Technology is changing the way the company tracks spawning native chinook salmon and steelhead populations.
RIGGINS, Idaho — It used to be biologist Phil Groves’ job to assess fish population from a helicopter as it flew down Idaho’s Snake River, but technology has changed that.
KTVB-TV reports that for the first time in 25 years, Groves is sitting at the controls of a drone instead of hanging out the side of a helicopter in a windy canyon.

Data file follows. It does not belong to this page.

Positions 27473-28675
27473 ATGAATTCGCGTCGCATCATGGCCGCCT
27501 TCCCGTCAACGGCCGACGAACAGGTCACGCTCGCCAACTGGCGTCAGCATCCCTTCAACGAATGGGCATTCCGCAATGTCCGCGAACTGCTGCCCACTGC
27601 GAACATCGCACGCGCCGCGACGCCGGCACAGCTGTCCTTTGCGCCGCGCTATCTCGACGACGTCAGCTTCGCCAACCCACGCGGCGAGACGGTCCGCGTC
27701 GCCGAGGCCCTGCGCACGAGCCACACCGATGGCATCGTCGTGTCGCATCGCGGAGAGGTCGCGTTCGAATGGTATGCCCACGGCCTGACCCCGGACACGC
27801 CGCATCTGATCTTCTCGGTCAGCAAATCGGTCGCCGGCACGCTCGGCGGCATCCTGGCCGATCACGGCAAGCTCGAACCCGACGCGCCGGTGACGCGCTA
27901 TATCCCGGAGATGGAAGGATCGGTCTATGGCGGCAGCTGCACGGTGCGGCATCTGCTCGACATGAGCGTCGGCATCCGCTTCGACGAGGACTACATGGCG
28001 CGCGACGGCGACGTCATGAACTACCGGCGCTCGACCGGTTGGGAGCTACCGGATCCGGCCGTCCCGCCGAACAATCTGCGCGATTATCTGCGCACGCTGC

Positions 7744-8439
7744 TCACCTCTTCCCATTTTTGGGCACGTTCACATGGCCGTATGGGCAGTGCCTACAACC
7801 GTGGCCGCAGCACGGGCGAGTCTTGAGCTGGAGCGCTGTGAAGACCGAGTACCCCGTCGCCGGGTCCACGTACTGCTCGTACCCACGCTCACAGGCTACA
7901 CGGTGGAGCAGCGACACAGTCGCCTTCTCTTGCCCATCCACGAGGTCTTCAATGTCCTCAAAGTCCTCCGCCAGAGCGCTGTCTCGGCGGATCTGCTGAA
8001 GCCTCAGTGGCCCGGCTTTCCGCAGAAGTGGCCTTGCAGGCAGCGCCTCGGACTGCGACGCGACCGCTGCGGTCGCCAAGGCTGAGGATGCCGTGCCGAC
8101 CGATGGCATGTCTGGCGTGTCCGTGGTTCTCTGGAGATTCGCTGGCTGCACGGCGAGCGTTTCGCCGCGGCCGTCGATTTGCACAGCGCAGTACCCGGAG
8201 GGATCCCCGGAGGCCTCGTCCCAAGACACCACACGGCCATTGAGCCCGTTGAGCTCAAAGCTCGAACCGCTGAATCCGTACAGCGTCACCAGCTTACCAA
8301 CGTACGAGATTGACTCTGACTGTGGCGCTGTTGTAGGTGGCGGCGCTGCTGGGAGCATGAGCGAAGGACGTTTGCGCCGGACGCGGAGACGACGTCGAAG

Groves works for Idaho Power, which put dams on the Snake River 60 years ago. Fish hatcheries have helped reduce the impact of those dams, and the company has kept track of the spawning native chinook salmon and steelhead populations for more than two decades.
Groves says this is the first year the count will be by drone only. Idaho Power will use a program developed by the University of Idaho to analyze the drone video.
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